But if you’re serious about taking an adult beverage break, check out the Nuevo Modern Mexican & Tequila Bar just behind the rock hall at 1000 East 9th street which is at the end of the pier. They have an excellent view of the city, waterfront and rock hall building. It is a little pricey, so be forewarned.
Just to the west of the Rock and Roll Hall of Fame is the Great Lakes Science Center which also attracts large crowds. Once again, you are welcome in many parts of the building without having to purchase ticket. Personally I like to pop in and buy a cup of dippin-dots, which is freeze-dried ice cream. Yum.
Beyond the science center you can’t miss FirstEnergy Stadium which is the home of the woeful Cleveland Browns (our lovable losers). Although the Browns are having a bad season this decade, the stadium sells out every game attracting 70,000+ loyal (masochistic) fans. On game day, nearby parking lots are full of enthusiastic tailgaters consuming mass quantities of beer, assorted unhealthy snacks and who knows what else from dawn until game time. If you are fortunate enough to be in town during a Cleveland Browns game you must get up early and cruise these parking lots for some very interesting photo opportunities. Just don’t do it wearing Pittsburgh Steelers gear…I mean it.
And I would be remiss in not pointing out that the lakefront area includes The Steamship William G. Mather (The Mather) is a retired Great Lakes freighter converted to a museum. It’s part of the Great Lakes Science Center and docked right next door. You can’t miss it. On a nice summer day it’s another great spot for street photography. Note, it’s closed during the winter.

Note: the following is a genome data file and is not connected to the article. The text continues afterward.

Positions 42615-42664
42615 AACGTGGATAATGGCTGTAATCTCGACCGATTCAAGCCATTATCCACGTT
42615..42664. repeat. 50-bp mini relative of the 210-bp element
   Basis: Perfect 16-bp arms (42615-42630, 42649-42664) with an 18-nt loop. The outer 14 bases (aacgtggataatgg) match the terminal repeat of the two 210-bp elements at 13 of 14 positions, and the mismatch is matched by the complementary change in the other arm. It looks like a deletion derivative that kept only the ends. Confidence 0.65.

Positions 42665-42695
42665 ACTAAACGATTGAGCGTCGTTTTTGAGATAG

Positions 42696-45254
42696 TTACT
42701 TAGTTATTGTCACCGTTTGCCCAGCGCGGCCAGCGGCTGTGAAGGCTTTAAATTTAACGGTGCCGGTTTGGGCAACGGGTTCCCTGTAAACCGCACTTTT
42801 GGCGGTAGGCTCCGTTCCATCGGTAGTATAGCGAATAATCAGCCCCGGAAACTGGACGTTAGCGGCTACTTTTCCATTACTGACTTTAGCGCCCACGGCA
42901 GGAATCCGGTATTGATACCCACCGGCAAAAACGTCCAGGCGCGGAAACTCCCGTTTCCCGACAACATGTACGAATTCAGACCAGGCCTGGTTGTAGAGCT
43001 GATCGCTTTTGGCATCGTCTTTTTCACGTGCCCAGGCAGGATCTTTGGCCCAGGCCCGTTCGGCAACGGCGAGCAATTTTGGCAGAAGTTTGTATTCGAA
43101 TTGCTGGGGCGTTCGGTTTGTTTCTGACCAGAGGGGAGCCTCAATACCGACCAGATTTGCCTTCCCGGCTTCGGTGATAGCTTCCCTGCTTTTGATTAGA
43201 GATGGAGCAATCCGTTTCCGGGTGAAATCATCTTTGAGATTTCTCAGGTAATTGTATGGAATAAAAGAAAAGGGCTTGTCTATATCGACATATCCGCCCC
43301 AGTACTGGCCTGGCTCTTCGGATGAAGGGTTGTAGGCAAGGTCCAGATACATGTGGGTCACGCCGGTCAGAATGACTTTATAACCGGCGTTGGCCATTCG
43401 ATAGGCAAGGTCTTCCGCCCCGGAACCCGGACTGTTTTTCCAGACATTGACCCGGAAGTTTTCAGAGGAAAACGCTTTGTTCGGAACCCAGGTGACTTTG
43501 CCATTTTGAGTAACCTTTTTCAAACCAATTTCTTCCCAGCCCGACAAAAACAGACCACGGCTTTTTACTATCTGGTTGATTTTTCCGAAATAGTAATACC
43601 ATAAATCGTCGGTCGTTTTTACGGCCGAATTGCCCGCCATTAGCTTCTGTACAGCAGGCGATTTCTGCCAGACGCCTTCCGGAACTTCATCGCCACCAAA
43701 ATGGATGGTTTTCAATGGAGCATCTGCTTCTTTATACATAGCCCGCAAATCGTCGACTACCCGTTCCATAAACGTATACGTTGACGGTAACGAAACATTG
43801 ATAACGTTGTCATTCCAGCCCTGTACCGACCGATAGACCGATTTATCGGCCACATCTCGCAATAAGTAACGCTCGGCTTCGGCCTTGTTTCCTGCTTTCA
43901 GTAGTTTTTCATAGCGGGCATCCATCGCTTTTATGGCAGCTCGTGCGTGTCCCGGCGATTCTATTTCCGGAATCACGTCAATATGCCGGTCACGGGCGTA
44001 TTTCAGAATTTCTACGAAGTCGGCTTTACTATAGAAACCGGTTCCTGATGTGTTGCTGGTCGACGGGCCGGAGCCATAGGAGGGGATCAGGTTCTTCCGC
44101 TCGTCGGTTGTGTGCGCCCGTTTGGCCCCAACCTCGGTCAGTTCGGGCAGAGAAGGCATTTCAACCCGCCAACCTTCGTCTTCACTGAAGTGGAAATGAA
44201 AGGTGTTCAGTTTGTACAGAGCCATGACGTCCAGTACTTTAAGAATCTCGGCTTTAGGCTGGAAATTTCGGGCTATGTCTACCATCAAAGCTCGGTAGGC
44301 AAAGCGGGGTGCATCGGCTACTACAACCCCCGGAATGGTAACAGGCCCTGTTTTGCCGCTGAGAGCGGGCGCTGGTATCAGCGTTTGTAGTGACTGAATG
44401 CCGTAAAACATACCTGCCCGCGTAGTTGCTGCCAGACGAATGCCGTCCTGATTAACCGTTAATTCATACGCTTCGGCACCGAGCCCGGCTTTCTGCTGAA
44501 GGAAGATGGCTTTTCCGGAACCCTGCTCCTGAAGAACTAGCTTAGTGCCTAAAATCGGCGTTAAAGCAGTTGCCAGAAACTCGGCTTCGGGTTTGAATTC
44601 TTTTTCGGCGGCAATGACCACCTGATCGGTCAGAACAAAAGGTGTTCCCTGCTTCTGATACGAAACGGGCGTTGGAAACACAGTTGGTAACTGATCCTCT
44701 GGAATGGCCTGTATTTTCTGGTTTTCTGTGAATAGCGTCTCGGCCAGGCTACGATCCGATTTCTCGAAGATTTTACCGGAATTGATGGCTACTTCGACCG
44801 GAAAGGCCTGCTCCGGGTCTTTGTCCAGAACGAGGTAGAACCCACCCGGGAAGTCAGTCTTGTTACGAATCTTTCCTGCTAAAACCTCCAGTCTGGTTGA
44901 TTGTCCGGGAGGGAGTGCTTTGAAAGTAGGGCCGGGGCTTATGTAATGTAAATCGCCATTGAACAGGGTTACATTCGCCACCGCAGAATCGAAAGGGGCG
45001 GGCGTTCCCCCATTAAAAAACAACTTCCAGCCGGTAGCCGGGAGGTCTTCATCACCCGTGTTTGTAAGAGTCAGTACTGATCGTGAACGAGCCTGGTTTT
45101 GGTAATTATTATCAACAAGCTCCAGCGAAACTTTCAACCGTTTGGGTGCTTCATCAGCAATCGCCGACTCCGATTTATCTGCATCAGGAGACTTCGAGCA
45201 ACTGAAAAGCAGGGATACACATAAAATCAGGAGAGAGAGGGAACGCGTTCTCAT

You can easily spend an entire day photographing in this part of the city. Be sure to bring plenty of memory cards, batteries (or film of course).
The Flats and Bridges
Cleveland is bisected by the Cuyahoga River. That’s a native American name meaning “crooked river” which you can see from the map is aptly named. The river, which is in a deep valley below the level of the main city, is spanned by an eclectic collection of bridges. These alone are excellent photography subjects.
The Cuyahoga River is used to transport iron ore and limestone to the still steel mills upriver. In order for the large or boats to reach their destination these small bridges were built to move out of the way to enable passage for the giant ore boats. Some are lift bridges, some swing to the side, others raise one end up to a 90 degree angle and I believe there are a couple draw bridges. Although I have rarely set out to these bridges individually, you can see some of them in the background is some of my photos here.
The river over time has cut a deep valley which is spanned by several large high-level bridges. The land within the Valley along the river banks is known as The Flats. In earlier times, the flats area consisted of small factories, docks and businesses that serviced the marine industry. Today, most of The Flats is an entertainment area with bars, restaurants, shops and some very nice walkways. The backdrop to all of this is that series of bridges. Whether you’re going for a drink, dinner or just a walk along the river, The Flats is well worth a visit.
The east bank of the Flats, which is the newest development along the river, is a short walk from the W. 10th Street in the Warehouse District off W. 10th St. either by walking west on Main Avenue or St. Clair Avenue. Both will dead-end into old River Road which contains many of the bars and restaurants.
Good Walk Unspoiled